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Credit Cards and Bankruptcy

Credit cards transactions represent a $160 billion industry, and many critical aspects are regulated by the fine print agreements you probably have not read.

To credit card companies, it’s not sufficient that customers monthly pay their bills on time. Customers must avoid a variety of borrowing habits that lenders consider risky. And borrowing may be one of those habits. The interest rate may jump to 29.99% or higher from previous 11.99% or so, even if customer has never missed a payment and owed only $600, the rate usually increases because the issuing bank regularly checks customer’s credit report.

Most consumers are unaware that the banks constantly monitor their borrowing behavior. Even if you simply get close to your borrowing limit (a figure majority credit card holders probably don’t know) on your cards, this action is sufficient trigger for your interest to go up. It has all been disclosed to you in the fine print.

Credit cards make majority of their profits not from the lending practices, but from various transaction fees. Visa card, for example, made $424 million profit in the last quarter of 2007, up about 70% from same period of time in 2006! With widely discussed IPO the banks that own Visa stand to make over $10 billion from it.



The balances due on credit cards typically represent so-called “unsecured” debts. This means that the borrower has not put up any collateral for the debt, as same borrower would for a car loan or a home mortgage. For the most part, credit card debt can be discharged in bankruptcy, as long as the purchases were not made fraudulently.

However, some credit cards may be “secured” because the purchased items themselves are considered as collateral. For example, a furniture store may issue “secured” credit cards for purchases made at the store. If a customer buys a dining room set at the store and puts the purchase on his “store” credit card, that dining room set would most likely have to be returned to the store in the event that the customer files for bankruptcy.


A debtor who is contemplating filing for bankruptcy should be aware that bankruptcy trustees have the power to object to the dischargeability of credit card debts incurred shortly before the petition was filed. A trustee may believe that the credit card debts were fraudulently incurred because the debtor planned to file for bankruptcy and hoped to avoid repaying the credit card debt.

Being creditors in bankruptcy, credit card companies can challenge the dischargeability of certain credit card debts. Procedurally, while believing that the debtor filed a fraudulent application (made the purchases with no intent of repayment), the creditor may file an “adversary proceeding” or a “non-dischargeability action.” Some of the fraud determination factors that a bankruptcy court may consider in allowing a credit card debt discharge, including a cash advance:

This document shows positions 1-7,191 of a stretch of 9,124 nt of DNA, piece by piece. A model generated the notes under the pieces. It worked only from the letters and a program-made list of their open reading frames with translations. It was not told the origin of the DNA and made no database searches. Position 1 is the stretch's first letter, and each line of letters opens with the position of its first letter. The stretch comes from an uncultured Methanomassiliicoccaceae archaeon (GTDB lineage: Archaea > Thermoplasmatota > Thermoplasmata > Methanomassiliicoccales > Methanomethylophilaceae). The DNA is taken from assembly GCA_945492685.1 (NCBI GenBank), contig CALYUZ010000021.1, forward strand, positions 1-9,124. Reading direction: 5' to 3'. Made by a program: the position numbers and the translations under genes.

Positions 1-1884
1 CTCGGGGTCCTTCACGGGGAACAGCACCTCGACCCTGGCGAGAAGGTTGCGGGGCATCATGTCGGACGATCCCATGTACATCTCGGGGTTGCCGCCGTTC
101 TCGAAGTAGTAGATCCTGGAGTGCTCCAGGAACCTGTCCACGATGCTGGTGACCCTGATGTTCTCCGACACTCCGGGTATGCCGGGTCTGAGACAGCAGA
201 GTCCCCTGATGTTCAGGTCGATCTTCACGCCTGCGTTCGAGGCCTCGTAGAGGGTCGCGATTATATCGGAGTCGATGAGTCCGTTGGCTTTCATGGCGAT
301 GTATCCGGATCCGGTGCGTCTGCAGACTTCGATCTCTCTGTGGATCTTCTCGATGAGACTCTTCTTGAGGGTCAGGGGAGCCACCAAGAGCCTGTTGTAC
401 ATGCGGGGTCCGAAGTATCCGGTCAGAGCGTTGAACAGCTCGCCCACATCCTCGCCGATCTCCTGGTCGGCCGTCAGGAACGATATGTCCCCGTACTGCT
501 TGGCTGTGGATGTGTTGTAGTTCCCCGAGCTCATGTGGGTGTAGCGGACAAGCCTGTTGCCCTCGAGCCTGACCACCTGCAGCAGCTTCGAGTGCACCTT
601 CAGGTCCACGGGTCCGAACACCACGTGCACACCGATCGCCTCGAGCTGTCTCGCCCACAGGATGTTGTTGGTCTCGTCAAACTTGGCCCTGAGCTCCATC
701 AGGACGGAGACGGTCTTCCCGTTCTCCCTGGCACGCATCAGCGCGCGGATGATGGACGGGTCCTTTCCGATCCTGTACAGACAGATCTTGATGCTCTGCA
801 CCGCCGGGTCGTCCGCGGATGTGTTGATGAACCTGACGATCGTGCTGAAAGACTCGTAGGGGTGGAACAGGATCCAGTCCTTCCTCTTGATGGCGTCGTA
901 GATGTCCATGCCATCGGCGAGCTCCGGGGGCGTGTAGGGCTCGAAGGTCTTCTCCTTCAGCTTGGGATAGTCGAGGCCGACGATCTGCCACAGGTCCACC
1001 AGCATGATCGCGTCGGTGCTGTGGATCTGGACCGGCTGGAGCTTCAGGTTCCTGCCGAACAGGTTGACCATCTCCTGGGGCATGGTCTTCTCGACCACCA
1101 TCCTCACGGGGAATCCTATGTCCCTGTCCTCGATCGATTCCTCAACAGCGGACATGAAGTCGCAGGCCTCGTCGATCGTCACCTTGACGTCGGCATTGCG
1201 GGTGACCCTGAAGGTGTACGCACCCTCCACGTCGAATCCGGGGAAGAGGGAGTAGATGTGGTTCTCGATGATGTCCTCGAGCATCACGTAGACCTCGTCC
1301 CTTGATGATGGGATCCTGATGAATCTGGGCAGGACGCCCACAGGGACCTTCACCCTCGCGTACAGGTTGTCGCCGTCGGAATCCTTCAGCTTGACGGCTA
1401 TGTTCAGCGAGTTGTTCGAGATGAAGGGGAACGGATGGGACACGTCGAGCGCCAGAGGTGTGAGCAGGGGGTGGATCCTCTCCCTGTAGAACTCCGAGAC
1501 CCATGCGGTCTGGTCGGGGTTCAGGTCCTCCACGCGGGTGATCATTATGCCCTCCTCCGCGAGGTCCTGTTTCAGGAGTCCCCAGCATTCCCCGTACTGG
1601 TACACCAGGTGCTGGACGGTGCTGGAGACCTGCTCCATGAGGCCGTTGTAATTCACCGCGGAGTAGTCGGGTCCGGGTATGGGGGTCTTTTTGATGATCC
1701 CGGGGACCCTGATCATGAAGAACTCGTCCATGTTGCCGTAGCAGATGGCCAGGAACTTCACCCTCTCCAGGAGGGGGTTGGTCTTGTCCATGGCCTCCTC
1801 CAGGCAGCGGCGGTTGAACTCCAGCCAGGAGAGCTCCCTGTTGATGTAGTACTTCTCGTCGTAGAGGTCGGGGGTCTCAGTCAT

• The length of time between the purchases and the bankruptcy filing
  • A change in the debtor’s purchasing habits, i.e., a sudden increase in usage
  • The total number of credit card purchases made by the debtor
  • The amount of the charges
  • Whether the credit limit was exceeded
  • Whether items charged were necessities or luxuries
  • How long the debtor held the credit card, etc.

If a bankruptcy court determines that certain credit card purchase may have been made fraudulently, the court may decide that the debt cannot be included among the dischargeable debts. Courts often look with disfavor upon cash advances made shortly before filing. Generally, the closer in time to the filing of a bankruptcy petition, the less likely that a credit card purchase will be discharged in bankruptcy. A debtor who has filed a petition in bankruptcy certainly should not continue to incur credit card debt.


A co-borrower may have signed a credit card application for the primary account holder, who subsequently files for bankruptcy. The co-borrower is responsible for the credit card debt in such situations. Again, this only applies when “co-borrower” knowingly executed the application or otherwise took responsibility before the credit card issuing bank.


After considering the balance due and the debtor’s ability to repay, a credit card company may allow a bankruptcy debtor to keep that card is a debtor decides to keep a credit card debt. Of course, a debtor who decides not to get rid of a dischargeable debt will be responsible for repayment. The debtor therefore “reaffirms” that debt to the credit card company by promising to repay the debt instead of discharging it.

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